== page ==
OUR SCIENCE

Identification of new pathways controlling energy metabolism

 In the past decade, our understanding of our endocrine system has vastly evolved, leading to the recognition of novel molecules with endocrine functions from organs that were not previously considered to be part of the classical endocrine system. Our lab uses an integrated approach of genomics, proteomics and physiology to identify and study new hormones and their pathways.

Our goals are to discover new molecular pathways of metabolic disease and to develop therapeutics targeting pathways in energy metabolism. Finding new pathways is important from a biological perspective to increase the understanding of complex regulation of physiology, but also offers opportunities for translation into protein therapeutics and biomarkers.


Identification of novel insulin-independent pathways to increase glucose uptake

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New pathways and targets that can directly regulate glucose, hepatic triglycerides and gluconeogenesis independently of insulin are essential for the development of drugs for type 2 diabetes.

Isthmin-1 is a novel protein hormone secreted from adipocytes that acts independently of insulin to increase glucose uptake. We are currently studying how Isthmin-1 acts to improve metabolic homeostasis using mouse models of obesity and diabetes.


Understanding the transition from non-alcoholic fatty liver (NAFLD) to non-alcoholic steatohepatitis (NASH)

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A liver in the transition from healthy to fatty liver and subsequently to NASH undergoes major re-arrangements of hepatocytes and non-hepatocyte cells in the liver. A better understanding of this process is needed for the development of drugs for this disease that currently has no approved treatment.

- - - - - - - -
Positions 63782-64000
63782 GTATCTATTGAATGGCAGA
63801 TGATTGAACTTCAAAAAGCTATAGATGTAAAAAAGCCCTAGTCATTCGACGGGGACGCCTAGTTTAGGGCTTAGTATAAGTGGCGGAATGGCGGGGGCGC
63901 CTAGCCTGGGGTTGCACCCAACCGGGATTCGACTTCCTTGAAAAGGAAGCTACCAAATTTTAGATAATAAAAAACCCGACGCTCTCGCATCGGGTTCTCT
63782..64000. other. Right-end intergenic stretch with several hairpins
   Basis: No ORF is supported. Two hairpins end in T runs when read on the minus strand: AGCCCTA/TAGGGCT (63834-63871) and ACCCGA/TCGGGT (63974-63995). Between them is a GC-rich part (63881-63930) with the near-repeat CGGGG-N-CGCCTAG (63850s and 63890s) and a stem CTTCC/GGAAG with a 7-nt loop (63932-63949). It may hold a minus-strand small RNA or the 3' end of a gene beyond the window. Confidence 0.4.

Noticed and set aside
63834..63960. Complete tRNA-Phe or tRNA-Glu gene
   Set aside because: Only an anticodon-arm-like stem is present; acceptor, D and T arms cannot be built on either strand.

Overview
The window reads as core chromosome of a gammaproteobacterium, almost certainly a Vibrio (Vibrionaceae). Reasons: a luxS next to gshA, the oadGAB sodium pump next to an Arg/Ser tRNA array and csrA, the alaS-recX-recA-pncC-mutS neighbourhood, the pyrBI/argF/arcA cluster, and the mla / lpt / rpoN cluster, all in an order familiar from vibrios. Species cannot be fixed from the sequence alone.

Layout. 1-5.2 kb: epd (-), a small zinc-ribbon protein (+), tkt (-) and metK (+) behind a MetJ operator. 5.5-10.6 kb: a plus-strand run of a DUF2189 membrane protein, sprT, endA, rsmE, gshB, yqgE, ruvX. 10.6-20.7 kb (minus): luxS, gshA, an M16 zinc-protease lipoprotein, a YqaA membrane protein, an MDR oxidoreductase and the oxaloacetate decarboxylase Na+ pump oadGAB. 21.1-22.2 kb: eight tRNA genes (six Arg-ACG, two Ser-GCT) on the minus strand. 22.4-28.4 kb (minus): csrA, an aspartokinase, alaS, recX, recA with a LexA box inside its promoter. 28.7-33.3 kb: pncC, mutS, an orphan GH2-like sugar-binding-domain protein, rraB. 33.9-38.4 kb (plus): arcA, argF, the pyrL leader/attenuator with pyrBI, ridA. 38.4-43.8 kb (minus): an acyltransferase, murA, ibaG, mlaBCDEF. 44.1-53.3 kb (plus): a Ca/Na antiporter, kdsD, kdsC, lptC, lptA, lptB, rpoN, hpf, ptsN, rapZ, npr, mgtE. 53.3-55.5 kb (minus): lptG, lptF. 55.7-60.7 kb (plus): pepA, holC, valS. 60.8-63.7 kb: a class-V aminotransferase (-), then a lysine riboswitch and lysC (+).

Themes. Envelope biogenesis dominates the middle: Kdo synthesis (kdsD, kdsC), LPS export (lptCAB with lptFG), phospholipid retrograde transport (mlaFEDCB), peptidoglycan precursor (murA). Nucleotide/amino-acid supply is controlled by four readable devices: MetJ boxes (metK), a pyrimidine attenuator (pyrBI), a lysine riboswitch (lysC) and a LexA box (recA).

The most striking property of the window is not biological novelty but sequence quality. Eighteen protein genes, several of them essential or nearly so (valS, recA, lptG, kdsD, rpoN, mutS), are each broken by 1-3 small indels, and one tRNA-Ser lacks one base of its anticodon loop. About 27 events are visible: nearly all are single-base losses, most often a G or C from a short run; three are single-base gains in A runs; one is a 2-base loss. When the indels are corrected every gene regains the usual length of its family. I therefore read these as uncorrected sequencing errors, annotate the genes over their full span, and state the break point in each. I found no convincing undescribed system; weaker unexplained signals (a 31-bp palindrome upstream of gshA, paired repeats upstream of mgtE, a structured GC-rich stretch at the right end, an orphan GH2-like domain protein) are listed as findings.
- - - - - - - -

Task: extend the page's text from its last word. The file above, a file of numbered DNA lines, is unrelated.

We are developing innovative model systems that will enable the study of the biology of NASH, which will provide unprecedented opportunities for novel therapies.


Development of a biomarker footprint for NAFLD and NASH

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There are no early biomarkers for non-alcoholic fatty liver disease (NAFLD or NASH). The goal of this project is to identify biomarkers of early insulin resistance and hepatic steatosis as an alternative to invasive liver biopsies to diagnose or monitor treatment response.


Mechanistic insights into the metabolic role of Slit2-C in glucose and energy homeostasis

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Activation of brown and beige adipose tissue has emerged as a potential strategy to treat metabolic disease. We have previously identified a fragment of a secreted factor called Slit2-C that is secreted from thermogenic adipose tissue (Svensson et al, Cell Metab, 2016). Current studies are focusing on characterizing the molecular mechanisms of action by protein therapeutic approaches, as well as identifying the Slit2-C receptor on adipocytes.


FUNDING

The Svensson Lab is grateful for past and present support from the following sources:

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